How good is this compliment? When should you use it instead of saying you are smart or clever?
High praise. It's a metaphorical use of head to mean what's contained within -- brains and the good sense to use them.
You have a good head on your shoulders.
You have a good head for [a particular subject].
For example, from The Ponca Tribe by J. H. Howard:
[T]he chiefs would appoint the leader. He was selected from among the bravest warriors. He had to have a good head and not to do things rashly or else the whole tribe would suffer.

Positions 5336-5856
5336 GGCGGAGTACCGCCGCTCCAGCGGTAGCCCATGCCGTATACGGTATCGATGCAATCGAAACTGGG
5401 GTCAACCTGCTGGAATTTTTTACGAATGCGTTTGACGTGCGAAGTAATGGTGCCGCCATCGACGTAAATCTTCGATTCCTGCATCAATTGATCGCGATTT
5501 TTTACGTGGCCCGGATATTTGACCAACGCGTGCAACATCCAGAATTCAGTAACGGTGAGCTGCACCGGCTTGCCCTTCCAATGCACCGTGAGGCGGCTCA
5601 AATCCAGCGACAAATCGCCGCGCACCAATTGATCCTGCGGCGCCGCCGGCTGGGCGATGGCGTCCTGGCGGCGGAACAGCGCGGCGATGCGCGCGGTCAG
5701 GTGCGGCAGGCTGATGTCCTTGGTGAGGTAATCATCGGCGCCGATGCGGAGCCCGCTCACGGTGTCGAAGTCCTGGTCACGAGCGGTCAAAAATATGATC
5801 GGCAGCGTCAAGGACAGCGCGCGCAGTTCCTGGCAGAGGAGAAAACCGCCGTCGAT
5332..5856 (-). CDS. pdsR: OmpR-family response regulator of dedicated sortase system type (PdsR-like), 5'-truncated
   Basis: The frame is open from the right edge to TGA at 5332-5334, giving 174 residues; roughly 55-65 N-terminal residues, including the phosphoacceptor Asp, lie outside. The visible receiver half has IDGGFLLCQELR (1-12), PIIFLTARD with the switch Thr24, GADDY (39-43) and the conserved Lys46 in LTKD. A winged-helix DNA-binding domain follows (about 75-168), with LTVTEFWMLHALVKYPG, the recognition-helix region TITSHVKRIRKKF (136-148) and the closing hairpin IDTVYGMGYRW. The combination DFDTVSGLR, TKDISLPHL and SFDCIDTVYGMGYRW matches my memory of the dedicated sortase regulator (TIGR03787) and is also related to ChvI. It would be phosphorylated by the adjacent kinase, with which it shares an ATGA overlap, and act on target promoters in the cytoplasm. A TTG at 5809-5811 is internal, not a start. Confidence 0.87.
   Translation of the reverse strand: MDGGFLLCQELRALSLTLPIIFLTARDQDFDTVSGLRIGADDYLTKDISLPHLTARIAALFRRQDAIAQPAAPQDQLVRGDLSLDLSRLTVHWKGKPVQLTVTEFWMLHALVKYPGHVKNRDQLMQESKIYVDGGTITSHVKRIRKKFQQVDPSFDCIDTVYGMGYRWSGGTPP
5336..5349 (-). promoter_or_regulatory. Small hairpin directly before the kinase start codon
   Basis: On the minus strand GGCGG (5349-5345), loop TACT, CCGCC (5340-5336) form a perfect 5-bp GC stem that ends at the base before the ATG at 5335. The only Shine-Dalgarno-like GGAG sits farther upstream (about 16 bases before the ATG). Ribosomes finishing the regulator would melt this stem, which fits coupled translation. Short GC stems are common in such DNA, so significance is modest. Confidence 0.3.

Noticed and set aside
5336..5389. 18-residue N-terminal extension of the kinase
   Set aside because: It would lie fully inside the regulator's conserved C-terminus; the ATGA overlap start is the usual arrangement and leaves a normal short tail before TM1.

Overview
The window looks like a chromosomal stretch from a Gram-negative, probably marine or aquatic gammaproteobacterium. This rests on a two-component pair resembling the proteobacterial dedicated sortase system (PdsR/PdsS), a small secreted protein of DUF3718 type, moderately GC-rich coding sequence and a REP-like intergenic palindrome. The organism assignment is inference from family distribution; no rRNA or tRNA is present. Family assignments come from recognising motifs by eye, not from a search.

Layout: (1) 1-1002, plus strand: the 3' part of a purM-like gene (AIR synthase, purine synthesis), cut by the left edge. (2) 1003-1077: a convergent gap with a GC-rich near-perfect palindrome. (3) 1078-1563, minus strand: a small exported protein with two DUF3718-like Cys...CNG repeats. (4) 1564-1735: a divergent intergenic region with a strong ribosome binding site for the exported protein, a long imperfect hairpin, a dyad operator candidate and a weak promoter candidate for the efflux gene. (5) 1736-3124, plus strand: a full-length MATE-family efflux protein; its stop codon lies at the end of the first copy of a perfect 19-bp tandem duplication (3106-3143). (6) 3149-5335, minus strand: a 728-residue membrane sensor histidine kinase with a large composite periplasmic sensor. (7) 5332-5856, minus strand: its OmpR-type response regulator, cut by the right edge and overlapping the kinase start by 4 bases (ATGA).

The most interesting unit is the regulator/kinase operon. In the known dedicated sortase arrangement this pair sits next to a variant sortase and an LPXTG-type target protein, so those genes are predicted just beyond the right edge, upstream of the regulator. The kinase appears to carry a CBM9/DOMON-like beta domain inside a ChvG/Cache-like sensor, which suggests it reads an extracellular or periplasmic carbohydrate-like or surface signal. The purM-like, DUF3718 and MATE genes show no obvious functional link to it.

When someone says "you have a good head for something" they mean you have a natural ability to do something well.
It has the same meaning as "have a knack for something".
If you mean someone shows intelligence and good judgement instead of a special talent, use clever or smart.
Here are some cases where you might prefer this idiom over a single word, clever or smart.
- If you want to convey the "good judgment" part.
- If you want to use good head for something (something specific).
- If the look and feel (or sound) of an idiomatic expression appeals to you more than a one-word description does -- in the particular context.